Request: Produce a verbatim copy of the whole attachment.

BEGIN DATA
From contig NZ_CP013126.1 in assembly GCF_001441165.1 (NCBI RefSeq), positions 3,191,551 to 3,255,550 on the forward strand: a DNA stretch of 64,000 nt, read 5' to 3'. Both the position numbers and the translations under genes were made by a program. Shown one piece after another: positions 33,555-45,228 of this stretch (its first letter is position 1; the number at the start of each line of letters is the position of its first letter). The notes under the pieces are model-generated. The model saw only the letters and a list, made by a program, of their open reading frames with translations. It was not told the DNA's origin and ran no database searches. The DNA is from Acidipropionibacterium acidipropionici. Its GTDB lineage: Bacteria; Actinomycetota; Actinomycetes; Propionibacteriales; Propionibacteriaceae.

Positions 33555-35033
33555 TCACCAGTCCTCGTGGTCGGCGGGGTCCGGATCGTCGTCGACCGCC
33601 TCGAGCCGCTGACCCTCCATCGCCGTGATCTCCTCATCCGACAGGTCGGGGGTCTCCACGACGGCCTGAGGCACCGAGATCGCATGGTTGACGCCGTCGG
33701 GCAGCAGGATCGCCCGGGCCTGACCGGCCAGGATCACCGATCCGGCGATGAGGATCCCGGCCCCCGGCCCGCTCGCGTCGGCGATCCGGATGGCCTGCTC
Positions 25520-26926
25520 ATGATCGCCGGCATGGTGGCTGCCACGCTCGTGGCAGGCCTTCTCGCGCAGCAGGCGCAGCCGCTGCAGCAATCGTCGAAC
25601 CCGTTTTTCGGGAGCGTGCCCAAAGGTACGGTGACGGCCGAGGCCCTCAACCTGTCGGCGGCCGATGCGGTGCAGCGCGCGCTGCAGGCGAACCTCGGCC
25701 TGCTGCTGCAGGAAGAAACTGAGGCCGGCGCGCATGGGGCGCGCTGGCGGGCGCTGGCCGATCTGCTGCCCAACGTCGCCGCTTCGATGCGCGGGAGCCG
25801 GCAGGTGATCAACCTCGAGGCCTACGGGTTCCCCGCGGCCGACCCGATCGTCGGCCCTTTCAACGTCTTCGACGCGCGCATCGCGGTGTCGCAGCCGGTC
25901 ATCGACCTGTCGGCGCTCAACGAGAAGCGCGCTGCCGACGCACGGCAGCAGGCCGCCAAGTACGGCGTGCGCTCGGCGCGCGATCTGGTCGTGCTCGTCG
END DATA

From contig NZ_CP013126.1 in assembly GCF_001441165.1 (NCBI RefSeq), positions 3,191,551 to 3,255,550 on the forward strand: a DNA stretch of 64,000 nt, read 5' to 3'. Both the position numbers and the translations under genes were made by a program. Shown one piece after another: positions 33,555-45,228 of this stretch (its first letter is position 1; the number at the start of each line of letters is the position of its first letter). The notes under the pieces are model-generated. The model saw only the letters and a list, made by a program, of their open reading frames with translations. It was not told the DNA's origin and ran no database searches. The DNA is from Acidipropionibacterium acidipropionici. Its GTDB lineage: Bacteria; Actinomycetota; Actinomycetes; Propionibacteriales; Propionibacteriaceae.

Positions 33555-35033
33555 TCACCAGTCCTCGTGGTCGGCGGGGTCCGGATCGTCGTCGACCGCC
33601 TCGAGCCGCTGACCCTCCATCGCCGTGATCTCCTCATCCGACAGGTCGGGGGTCTCCACGACGGCCTGAGGCACCGAGATCGCATGGTTGACGCCGTCGG
33701 GCAGCAGGATCGCCCGGGCCTGACCGGCCAGGATCACCGATCCGGCGATGAGGATCCCGGCCCCCGGCCCGCTCGCGTCGGCGATCCGGATGGCCTGCTC
Positions 25520-26926
25520 ATGATCGCCGGCATGGTGGCTGCCACGCTCGTGGCAGGCCTTCTCGCGCAGCAGGCGCAGCCGCTGCAGCAATCGTCGAAC
25601 CCGTTTTTCGGGAGCGTGCCCAAAGGTACGGTGACGGCCGAGGCCCTCAACCTGTCGGCGGCCGATGCGGTGCAGCGCGCGCTGCAGGCGAACCTCGGCC
25701 TGCTGCTGCAGGAAGAAACTGAGGCCGGCGCGCATGGGGCGCGCTGGCGGGCGCTGGCCGATCTGCTGCCCAACGTCGCCGCTTCGATGCGCGGGAGCCG
25801 GCAGGTGATCAACCTCGAGGCCTACGGGTTCCCCGCGGCCGACCCGATCGTCGGCCCTTTCAACGTCTTCGACGCGCGCATCGCGGTGTCGCAGCCGGTC
25901 ATCGACCTGTCGGCGCTCAACGAGAAGCGCGCTGCCGACGCACGGCAGCAGGCCGCCAAGTACGGCGTGCGCTCGGCGCGCGATCTGGTCGTGCTCGTCG